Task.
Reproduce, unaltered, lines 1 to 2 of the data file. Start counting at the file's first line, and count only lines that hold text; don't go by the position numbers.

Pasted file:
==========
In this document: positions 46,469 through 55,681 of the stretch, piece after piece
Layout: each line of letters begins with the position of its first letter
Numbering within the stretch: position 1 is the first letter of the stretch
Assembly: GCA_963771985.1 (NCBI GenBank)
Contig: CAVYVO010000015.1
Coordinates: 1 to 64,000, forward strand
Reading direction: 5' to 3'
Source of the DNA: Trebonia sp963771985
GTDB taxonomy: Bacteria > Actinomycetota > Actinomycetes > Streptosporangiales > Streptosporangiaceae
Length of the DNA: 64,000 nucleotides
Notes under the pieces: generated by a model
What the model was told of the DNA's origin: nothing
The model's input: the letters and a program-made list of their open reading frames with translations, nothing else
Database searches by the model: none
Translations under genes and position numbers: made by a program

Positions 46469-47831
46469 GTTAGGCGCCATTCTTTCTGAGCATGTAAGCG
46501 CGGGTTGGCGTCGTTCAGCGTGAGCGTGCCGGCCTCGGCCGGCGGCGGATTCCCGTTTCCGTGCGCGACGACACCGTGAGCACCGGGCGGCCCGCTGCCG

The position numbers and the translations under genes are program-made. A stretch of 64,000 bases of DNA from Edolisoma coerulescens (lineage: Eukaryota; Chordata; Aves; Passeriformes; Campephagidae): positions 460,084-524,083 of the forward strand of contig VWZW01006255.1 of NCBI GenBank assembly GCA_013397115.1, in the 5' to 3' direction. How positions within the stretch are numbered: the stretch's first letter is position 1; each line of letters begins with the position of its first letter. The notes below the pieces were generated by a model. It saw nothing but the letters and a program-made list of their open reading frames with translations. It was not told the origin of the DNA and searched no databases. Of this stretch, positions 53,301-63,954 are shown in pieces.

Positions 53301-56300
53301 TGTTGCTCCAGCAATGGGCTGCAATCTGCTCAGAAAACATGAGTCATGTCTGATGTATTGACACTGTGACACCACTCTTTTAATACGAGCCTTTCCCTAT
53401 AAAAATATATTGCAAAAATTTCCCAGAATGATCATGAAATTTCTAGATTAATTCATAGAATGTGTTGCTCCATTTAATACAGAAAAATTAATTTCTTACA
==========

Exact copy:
In this document: positions 46,469 through 55,681 of the stretch, piece after piece
Layout: each line of letters begins with the position of its first letter